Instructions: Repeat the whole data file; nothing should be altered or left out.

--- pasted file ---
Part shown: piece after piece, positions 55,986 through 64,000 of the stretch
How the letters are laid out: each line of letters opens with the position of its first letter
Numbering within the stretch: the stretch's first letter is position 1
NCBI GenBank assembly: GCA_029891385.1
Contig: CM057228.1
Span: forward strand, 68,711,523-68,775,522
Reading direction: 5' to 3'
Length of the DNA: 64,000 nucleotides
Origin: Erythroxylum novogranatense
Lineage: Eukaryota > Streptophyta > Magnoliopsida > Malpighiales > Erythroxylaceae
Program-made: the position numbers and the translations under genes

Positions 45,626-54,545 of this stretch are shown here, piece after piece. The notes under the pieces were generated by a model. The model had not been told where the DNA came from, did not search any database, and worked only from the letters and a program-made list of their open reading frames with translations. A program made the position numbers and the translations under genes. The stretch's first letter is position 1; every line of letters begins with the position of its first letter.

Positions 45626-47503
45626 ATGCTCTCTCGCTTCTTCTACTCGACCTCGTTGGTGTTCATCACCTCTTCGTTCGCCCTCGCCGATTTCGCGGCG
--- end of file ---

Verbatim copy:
Part shown: piece after piece, positions 55,986 through 64,000 of the stretch
How the letters are laid out: each line of letters opens with the position of its first letter
Numbering within the stretch: the stretch's first letter is position 1
NCBI GenBank assembly: GCA_029891385.1
Contig: CM057228.1
Span: forward strand, 68,711,523-68,775,522
Reading direction: 5' to 3'
Length of the DNA: 64,000 nucleotides
Origin: Erythroxylum novogranatense
Lineage: Eukaryota > Streptophyta > Magnoliopsida > Malpighiales > Erythroxylaceae
Program-made: the position numbers and the translations under genes

Positions 45,626-54,545 of this stretch are shown here, piece after piece. The notes under the pieces were generated by a model. The model had not been told where the DNA came from, did not search any database, and worked only from the letters and a program-made list of their open reading frames with translations. A program made the position numbers and the translations under genes. The stretch's first letter is position 1; every line of letters begins with the position of its first letter.

Positions 45626-47503
45626 ATGCTCTCTCGCTTCTTCTACTCGACCTCGTTGGTGTTCATCACCTCTTCGTTCGCCCTCGCCGATTTCGCGGCG